Spy and police chiefs demand passage of Australian encryption access law

Facing mounting public opposition, Australia’s intelligence and police chiefs are demanding that parliament pass a bill that would set a global precedent for the compulsory cracking open of encryption and other privacy devices.

In effect, the heads of the spy and security apparatus spoke on behalf of the US-led “Five Eyes” worldwide network, which conducts mass monitoring of the world’s population, as well as secret bugging operations against targeted governments.

A summit of the Five Eyes countries, held in Australia on August 28–29, called for laws to enable access to encrypted emails, text messages and voice communications. Representing the US, Canada, Britain, Australia and New Zealand, they declared it was necessary to force open “end-to-end encryption” tools.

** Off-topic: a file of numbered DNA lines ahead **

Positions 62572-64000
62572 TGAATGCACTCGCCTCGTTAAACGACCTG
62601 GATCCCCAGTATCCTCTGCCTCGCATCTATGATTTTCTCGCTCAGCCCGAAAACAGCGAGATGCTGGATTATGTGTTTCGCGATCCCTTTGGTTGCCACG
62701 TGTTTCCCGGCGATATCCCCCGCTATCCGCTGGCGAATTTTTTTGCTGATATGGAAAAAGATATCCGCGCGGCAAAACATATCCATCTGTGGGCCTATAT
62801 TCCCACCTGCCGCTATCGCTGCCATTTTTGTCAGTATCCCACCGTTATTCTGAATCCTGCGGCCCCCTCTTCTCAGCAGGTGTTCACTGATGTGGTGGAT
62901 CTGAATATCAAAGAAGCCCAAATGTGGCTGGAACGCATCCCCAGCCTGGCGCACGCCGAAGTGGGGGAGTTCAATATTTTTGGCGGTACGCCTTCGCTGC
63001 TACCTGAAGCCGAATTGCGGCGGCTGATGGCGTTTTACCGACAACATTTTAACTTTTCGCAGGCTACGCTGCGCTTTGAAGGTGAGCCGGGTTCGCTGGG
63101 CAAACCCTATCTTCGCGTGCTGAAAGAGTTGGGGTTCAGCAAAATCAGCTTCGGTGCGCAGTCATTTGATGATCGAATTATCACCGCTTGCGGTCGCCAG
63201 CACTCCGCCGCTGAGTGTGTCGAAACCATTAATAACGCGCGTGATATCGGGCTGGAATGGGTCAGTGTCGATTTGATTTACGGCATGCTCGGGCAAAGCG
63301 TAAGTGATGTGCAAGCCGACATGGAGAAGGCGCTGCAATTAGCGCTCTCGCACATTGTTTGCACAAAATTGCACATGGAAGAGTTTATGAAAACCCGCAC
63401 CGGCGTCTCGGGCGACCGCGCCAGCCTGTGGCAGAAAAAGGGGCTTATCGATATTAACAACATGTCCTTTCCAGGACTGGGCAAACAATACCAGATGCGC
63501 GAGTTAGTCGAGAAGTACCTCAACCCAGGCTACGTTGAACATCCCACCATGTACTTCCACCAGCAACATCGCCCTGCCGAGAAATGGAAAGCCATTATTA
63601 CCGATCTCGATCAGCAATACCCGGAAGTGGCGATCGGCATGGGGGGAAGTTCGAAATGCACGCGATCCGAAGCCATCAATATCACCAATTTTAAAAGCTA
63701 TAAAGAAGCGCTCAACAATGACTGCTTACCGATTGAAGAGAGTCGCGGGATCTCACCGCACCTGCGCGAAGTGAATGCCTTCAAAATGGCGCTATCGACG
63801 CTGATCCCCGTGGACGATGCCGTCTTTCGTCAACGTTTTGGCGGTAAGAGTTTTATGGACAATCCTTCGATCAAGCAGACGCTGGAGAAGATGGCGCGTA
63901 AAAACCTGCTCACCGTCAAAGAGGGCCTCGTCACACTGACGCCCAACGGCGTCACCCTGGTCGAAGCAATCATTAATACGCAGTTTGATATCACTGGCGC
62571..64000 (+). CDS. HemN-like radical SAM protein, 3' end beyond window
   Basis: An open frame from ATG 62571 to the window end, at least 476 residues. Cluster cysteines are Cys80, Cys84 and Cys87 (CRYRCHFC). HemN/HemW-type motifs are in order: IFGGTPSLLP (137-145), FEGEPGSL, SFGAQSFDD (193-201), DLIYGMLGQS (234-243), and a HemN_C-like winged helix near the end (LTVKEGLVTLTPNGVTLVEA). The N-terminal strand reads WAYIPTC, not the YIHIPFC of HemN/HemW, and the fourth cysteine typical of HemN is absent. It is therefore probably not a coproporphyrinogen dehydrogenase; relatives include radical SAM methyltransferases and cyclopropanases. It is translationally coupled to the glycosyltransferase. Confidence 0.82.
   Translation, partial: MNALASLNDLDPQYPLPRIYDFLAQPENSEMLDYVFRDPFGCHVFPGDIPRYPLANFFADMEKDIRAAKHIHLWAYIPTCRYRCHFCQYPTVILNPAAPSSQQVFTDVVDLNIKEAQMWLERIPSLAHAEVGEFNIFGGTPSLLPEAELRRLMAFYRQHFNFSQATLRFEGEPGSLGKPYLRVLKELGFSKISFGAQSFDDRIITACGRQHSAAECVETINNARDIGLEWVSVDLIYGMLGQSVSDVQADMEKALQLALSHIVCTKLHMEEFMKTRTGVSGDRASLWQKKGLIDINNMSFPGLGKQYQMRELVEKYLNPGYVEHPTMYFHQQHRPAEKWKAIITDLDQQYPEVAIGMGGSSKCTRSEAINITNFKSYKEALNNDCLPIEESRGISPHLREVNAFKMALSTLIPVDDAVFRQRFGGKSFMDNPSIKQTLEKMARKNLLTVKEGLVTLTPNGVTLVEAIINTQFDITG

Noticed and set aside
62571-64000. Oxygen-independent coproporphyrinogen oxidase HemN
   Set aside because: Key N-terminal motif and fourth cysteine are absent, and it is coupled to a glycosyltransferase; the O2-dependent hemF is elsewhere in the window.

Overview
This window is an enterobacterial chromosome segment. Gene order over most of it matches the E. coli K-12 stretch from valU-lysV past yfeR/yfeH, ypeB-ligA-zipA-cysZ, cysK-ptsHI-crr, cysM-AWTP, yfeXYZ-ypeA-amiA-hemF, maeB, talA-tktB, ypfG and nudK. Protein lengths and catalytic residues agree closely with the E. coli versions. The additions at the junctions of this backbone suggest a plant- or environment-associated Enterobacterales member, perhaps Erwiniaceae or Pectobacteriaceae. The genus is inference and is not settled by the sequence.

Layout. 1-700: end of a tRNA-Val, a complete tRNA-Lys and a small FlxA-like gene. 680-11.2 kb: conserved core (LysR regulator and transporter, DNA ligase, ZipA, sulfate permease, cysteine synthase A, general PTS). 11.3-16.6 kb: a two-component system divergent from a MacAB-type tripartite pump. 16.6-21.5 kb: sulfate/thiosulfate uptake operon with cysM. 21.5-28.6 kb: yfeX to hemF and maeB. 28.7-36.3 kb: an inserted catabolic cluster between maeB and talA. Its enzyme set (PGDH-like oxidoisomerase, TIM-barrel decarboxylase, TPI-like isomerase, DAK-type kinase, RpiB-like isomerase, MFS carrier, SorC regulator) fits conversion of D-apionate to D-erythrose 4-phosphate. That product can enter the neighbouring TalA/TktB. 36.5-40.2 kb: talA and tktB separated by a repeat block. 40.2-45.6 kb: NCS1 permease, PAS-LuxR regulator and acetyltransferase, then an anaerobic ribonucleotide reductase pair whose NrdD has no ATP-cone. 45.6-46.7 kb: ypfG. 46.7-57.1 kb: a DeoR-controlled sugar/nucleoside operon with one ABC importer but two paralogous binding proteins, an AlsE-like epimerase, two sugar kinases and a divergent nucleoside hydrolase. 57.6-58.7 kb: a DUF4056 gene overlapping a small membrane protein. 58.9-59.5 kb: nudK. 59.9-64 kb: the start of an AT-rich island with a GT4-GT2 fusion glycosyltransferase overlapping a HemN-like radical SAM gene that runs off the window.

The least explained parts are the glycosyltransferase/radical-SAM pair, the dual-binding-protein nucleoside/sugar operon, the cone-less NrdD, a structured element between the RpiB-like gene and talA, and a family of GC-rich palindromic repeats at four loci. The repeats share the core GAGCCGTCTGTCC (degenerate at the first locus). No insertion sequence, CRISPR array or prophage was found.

Without providing any evidence, Australian Security Intelligence Organisation (ASIO) chief Duncan Lewis told a parliamentary committee hearing on October 19 that suspected terrorists were using encrypted messages to plan potential attacks.

“I can confidently say there are suspected terrorists in Australia using encrypted communications and due to that encryption it is impossible for us at this time to intercept and read their communications, despite our existing range of lawful and legal access authorities,” Lewis said.

Australian Federal Police (AFP) Commissioner Andrew Colvin made similar unsubstantiated assertions, trying to link the proposed assault on all on-line communications to the endless “war on terrorism.”